In the 1890s, the Trans-Siberian Railway turned a small fishing village in northeastern China into a thriving city, shaped by the interaction of Jews, Russians, Chinese and others. But by the early 1960s the last Jewish families had left Harbin, and its once-flourishing Jewish life of synagogues, schools, a hospital and more as they immigrated to the United States, Israel and elsewhere. Despite the anti-Semitism that led to this exile, many descendants have warm nostalgic feelings, typified by Irene Clurman who has created a compendium of images and stories at kehilalinks.jewishgen.org/harbin.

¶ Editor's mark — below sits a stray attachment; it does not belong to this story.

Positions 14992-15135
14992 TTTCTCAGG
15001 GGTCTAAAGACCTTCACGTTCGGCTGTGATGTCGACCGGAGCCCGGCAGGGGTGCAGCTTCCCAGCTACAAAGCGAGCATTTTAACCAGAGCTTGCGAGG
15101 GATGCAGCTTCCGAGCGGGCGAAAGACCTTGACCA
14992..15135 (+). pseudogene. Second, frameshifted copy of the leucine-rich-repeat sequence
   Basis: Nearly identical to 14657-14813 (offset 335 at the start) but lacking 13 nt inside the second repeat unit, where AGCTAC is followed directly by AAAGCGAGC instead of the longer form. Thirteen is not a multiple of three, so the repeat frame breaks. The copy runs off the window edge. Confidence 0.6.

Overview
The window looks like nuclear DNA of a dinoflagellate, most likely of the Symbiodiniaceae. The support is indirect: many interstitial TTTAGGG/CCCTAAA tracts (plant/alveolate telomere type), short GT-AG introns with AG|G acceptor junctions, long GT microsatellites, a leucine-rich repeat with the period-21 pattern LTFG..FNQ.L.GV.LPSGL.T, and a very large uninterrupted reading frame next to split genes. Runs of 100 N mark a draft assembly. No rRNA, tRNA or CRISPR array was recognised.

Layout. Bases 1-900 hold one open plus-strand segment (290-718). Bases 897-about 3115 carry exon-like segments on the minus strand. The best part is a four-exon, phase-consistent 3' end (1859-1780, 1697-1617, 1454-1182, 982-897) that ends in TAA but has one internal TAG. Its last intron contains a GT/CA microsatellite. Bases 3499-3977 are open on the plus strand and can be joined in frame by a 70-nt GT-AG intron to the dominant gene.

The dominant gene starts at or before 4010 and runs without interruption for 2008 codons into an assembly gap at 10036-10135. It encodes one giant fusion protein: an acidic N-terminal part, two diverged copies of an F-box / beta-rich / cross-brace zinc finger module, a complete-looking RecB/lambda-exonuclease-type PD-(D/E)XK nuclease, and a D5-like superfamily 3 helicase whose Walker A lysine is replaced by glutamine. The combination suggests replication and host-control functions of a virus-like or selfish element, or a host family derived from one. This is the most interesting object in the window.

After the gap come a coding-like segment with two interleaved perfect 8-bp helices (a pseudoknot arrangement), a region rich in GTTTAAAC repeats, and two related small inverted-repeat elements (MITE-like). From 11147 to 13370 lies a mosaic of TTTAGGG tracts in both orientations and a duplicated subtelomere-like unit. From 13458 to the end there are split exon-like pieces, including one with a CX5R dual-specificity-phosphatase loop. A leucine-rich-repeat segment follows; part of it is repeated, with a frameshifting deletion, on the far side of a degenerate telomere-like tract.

A recent appreciation for “roots” tourism has spurred the restoration and commemoration of the Jewish history of Harbin, also renowned for its spectacular ice sculptures. Now the Lower East Side Eldridge Street synagogue is hosting an exhibition documenting Harbin’s Jewish past in historic photographs and personal stories. The show was spurred by—and is also showing small works by—New York artist Steven Lane who has been making art in Harbin since 1985, often using the former synagogue, which now serves as a museum and temporary studio space. Through October 4. eldridgestreet.org/harbinchina